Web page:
But if the brothers’ peccadillos are well known and apparently ongoing, it is less clear that they will have any real effect on Hillary Clinton’s political fortunes. The Homeland Security inspector general’s report on the visa case reserved its harshest criticism for Alejandro Mayorkas, now the agency’s No. 2 official and then the director of Citizenship and Immigration Services, for creating an appearance of special treatment for Rodham and Gov. Terry McAuliffe of Virginia, who was an investor in an electric car company to which Rodham’s company steered funds.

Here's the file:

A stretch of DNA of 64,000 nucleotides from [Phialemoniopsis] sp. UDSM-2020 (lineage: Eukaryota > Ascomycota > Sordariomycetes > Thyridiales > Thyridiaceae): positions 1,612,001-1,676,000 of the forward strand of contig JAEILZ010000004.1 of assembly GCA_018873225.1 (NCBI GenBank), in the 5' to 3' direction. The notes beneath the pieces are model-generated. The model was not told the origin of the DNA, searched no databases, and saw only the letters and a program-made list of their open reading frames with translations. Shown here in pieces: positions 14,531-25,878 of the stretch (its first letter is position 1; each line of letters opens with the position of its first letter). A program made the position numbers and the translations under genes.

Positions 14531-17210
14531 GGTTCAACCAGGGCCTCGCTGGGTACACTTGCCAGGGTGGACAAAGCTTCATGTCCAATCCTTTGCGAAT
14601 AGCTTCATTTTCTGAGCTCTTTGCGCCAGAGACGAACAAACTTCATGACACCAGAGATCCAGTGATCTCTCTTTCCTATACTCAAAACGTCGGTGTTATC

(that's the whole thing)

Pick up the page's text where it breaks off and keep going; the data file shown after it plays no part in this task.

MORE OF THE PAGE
The report found that Rodham and McAuliffe both complained to Mayorkas about delays in visa approvals, but there is no suggestion that they broke any laws or regulations in doing so.
Indeed, history suggests that the sins of the siblings are seldom visited upon politicians, “unless the principal person gets dragged into the scandal, which can happen,” says historian Wead. “But usually it isn’t a problem. Brothers and sisters and moms and dads don’t usually rub off on the sibling in power. You don’t get to pick your parents and your siblings and people understand that. The same thing is not necessarily true with a spouse. Think of Geraldine Ferraro and her husband, filing taxes together and signing contracts. Then the politician doesn’t get off.”